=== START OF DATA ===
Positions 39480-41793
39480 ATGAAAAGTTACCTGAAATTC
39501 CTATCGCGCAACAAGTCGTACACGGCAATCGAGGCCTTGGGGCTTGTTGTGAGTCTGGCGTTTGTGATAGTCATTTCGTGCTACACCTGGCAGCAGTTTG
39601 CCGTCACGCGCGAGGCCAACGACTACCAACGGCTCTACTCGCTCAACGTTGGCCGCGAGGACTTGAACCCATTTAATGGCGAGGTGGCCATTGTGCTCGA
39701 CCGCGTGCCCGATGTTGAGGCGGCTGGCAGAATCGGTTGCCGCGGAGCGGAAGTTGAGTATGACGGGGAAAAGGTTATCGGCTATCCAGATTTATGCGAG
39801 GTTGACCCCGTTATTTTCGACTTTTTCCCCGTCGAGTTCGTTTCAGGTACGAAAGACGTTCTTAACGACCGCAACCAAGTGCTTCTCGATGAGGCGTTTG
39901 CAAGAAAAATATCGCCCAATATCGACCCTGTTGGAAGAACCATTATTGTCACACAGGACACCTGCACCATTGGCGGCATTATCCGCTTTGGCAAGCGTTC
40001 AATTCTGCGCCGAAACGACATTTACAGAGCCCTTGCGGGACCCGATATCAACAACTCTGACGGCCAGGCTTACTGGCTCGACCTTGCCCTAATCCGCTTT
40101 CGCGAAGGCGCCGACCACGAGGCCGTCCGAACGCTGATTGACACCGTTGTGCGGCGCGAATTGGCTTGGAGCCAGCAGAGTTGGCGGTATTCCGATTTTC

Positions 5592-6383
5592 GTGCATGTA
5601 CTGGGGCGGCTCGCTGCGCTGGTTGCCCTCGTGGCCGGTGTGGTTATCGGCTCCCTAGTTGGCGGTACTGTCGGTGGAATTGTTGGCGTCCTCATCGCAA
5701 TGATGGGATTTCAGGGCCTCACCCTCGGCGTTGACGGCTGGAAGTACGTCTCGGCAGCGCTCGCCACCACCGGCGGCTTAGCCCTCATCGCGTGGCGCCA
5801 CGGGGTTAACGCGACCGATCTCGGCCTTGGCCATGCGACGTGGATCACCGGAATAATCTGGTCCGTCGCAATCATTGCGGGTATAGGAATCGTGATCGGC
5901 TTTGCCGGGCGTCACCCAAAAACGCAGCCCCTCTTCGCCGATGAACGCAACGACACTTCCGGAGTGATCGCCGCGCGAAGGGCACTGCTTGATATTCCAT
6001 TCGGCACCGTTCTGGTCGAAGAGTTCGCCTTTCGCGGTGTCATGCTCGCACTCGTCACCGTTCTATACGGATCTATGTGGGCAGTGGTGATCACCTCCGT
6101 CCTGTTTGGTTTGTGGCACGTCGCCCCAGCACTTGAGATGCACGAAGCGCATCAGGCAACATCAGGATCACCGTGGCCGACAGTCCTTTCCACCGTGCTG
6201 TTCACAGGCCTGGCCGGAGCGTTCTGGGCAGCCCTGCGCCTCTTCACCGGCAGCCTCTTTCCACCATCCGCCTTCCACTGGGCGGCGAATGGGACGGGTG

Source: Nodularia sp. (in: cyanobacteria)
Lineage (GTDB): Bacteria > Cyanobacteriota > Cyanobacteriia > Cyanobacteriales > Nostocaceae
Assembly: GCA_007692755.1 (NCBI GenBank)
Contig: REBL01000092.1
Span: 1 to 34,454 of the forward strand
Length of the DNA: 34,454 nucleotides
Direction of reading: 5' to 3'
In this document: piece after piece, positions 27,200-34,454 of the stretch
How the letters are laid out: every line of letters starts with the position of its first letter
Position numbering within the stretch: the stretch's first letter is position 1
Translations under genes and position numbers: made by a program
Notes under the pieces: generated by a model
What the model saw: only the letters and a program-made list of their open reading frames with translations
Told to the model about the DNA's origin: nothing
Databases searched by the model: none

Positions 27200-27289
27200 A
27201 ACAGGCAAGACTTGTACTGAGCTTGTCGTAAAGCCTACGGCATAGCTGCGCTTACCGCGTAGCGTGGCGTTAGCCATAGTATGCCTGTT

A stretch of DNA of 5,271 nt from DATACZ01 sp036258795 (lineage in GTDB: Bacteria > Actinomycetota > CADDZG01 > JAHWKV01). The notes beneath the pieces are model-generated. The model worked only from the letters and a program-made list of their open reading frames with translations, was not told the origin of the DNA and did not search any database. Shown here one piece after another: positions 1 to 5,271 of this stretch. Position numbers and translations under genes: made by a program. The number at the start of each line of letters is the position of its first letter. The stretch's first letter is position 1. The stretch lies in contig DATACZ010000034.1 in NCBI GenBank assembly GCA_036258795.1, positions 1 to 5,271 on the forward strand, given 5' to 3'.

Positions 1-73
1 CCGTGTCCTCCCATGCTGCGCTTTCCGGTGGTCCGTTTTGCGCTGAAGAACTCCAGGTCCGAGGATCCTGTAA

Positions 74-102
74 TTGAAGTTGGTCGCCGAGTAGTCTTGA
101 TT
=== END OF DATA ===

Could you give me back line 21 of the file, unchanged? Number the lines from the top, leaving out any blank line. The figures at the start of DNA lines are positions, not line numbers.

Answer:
Assembly: GCA_007692755.1 (NCBI GenBank)